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Upfronts: Fox's new lineup banking on the 'Glee' effect

May 17, 2010 |  7:17 am

It's time for "Glee" to sing for its supper.

Fox unveiled its schedule for next season and is banking on its surprise musical hit "Glee" to open Tuesday night at 8 p.m. and bring in viewers to check out the two new comedies that will follow it. "Glee" is also getting the coveted post-Super Bowl slot next February and then will move to Wednesday nights following "American Idol."

Fox's lineup for the 2010-11 season features seven new shows including four comedies, but the question on everyone's mind -- who will replace Simon Cowell on "American Idol" -- remains a mystery.

"There is no bigger question for the summer," teased Peter Rich, the chairman of entertainment for Fox Networks Group. The challenge, Rice said, will be finding someone with Cowell's musical credibility who can also entertain the audience.

"It's something you have to do right," he said.

Fox does not have to rush to decide on a new chief justice for TV's top show ... yet. Cowell will wrap up his run on "American Idol" next week and the show won't be back until January 2011. Still, with the ratings for "American Idol" on the decline, finding a judge that can keep the long-running franchise a cash cow is the biggest priority for Fox. 

The network is planning on tweaking "American Idol" for next season in the hopes of jump-starting the ratings. Rice and Kevin Reilly, Fox's entertainment president, said there will be more performances and that the Wednesday results show is being cut to a half-hour. 

Overall, Fox is playing from a position of strength. It is averaging almost 10 million viewers in prime time, second only to CBS, and is first among the coveted 18-49 demographic. Taking out sports, including the World Series, Fox is down just 3% in viewers and 4% in adults 18-49. "Glee" has turned into a legitimate success, and although "American Idol" is fading, it still is averaging 24.3 million viewers. The long-running serial "24" is ending its run Monday, as its falling ratings could no longer justify the high costs in making the show.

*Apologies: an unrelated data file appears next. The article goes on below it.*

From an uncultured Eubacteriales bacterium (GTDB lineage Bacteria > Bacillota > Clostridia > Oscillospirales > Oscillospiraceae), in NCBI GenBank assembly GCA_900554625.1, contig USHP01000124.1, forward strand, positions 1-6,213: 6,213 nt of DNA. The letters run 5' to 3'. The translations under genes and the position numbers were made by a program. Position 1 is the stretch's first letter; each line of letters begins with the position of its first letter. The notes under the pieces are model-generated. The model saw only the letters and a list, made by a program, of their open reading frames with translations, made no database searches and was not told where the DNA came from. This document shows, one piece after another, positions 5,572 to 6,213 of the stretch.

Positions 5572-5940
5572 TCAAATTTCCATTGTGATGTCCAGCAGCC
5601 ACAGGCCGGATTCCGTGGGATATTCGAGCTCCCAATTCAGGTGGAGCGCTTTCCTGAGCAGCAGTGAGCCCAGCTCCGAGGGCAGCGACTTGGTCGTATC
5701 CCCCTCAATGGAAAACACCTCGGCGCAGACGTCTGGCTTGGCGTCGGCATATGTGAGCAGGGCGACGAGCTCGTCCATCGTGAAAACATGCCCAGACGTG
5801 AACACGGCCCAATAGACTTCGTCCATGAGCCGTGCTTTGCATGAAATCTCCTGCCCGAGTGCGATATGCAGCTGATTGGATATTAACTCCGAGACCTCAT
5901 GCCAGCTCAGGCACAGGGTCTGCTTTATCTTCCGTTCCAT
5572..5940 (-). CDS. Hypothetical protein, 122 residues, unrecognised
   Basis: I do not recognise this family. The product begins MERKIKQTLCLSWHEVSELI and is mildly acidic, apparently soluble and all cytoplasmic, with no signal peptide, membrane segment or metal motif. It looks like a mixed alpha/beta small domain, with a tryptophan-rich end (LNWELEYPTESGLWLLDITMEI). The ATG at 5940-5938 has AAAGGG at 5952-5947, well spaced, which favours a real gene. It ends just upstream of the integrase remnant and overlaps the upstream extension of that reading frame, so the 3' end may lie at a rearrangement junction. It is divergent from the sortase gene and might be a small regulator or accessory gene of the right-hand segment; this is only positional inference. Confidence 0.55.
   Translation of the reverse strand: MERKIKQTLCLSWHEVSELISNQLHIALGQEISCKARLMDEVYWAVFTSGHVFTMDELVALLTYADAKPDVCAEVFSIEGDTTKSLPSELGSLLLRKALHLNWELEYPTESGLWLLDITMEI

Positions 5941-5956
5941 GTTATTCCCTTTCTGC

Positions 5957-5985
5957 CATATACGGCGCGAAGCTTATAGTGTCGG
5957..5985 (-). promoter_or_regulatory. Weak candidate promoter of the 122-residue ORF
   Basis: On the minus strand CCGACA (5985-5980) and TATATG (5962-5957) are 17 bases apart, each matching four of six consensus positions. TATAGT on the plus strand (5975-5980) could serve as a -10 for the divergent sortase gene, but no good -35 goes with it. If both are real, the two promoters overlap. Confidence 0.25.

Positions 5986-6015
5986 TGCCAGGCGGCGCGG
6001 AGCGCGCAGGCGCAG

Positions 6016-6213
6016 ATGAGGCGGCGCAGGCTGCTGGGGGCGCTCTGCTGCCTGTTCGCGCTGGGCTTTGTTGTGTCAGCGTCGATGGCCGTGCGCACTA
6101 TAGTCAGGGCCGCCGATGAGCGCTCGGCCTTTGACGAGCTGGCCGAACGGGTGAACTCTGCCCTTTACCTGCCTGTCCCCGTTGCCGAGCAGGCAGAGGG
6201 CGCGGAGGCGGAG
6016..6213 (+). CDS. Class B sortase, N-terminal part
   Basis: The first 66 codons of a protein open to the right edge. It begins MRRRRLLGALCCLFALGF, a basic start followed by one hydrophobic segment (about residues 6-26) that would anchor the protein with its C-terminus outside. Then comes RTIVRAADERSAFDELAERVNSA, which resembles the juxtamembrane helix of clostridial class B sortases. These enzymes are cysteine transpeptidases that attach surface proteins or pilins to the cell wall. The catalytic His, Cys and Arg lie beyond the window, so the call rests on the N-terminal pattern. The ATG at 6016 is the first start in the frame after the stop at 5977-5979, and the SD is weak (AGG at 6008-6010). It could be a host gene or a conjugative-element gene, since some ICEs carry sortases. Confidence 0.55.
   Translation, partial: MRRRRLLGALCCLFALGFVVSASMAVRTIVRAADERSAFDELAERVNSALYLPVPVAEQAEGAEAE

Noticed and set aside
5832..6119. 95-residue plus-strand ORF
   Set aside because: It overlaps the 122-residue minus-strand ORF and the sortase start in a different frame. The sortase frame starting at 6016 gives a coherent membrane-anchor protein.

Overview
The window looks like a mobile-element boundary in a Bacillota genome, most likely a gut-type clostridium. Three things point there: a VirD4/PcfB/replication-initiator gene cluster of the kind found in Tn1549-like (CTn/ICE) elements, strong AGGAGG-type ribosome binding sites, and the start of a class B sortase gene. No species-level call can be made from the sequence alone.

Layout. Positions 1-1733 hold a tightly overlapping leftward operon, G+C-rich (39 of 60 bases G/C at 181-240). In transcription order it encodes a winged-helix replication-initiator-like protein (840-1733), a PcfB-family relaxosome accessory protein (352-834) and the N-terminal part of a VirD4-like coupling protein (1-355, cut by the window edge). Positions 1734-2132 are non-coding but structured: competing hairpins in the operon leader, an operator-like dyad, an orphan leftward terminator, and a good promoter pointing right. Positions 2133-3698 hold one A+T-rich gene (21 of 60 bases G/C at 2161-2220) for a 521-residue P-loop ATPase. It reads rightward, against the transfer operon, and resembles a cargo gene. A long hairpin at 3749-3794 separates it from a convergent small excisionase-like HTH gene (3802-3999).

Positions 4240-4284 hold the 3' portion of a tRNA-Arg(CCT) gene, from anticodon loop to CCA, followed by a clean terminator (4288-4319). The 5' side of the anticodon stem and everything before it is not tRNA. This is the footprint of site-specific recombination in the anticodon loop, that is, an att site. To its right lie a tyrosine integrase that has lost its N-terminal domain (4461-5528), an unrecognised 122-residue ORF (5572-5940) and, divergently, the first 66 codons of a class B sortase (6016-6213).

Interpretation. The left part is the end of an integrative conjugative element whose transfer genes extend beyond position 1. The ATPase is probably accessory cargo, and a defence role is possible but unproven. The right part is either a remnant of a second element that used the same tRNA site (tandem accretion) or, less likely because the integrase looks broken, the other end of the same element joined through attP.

As it has in the past, Fox will basically have two schedules -- one in the fall without "American Idol" and another one for January when the talent show returns.

In the fall, Fox's Monday lineup is to include the veteran medical drama "House" and newcomer "Lonestar" from Chris Keyser and Amy Lippman, who created the 1990s Fox hit "Party of Five." "Lonestar" is a soap opera that Reilly described as a "modern-day `Dallas.'" Its stars include Jon Voight and David Keith.

On Tuesday, "Glee" will try to load the bases for the new Fox comedies "Running Wilde" and "Raising Hope." "Running Wilde," a comedy from "Arrested Development' creator Mitch Hurwitz, that show's co-star Will Arnett and "Felicity" star Keri Russell, is about a playboy trying to woo his grade-school crush. "Raising Hope," from "My Name is Earl" creator Greg Garcia, is about a screw-up who ends up with a daughter who is the result of a fling with a woman who subsequently ends up in prison.

The Wednesday and Thursday schedules in the fall are to be made up of returning shows. Wednesday is scheduled to feature the reality show "Hell's Kitchen" and the drama "Lie to Me." Thursday's current lineup of "Bones" and "Fringe" remains intact.

On Fridays, a night that all the networks struggle to program, Fox is going with action with the returning "Human Target" and "The Good Guys," a buddy cop show that is premiering this month. Weekends on Fox remain the same.

In January, when "American Idol" returns on Tuesday and Wednesday, Fox is planning to also introduce several other comedies and dramas throughout the week, including "Terra Nova," an expensive drama from Steven Spielberg and former News Corp. President Peter Chernin about a family that goes back in time to prehistoric times in an effort to save Earth's future.

"This thing is going to be huge," Reilly promised. It's so huge the network does not yet have a time slot for it.

Other shows scheduled to debut in the new year include the Chicago cop drama "Ride-along," from Shawn Ryan, creator of "The Shield," that stars Jennifer Beals and Delroy Lindo and will replace "Lonestar" on Monday nights. Also coming is the relationship comedy "Mixed Signals," which is set for Tuesday.

-- Joe Flint

Photo (top): Jason Clarke, left, Jennifer Beals and Matt Laura in the "Ride-Along" pilot. Credit: Peter Sorel / Fox

Photo (bottom): Nelson Franklin and Alexandra Breckenridge in the "Traffic Light" pilot. Credit: Patrick Wymore / Fox


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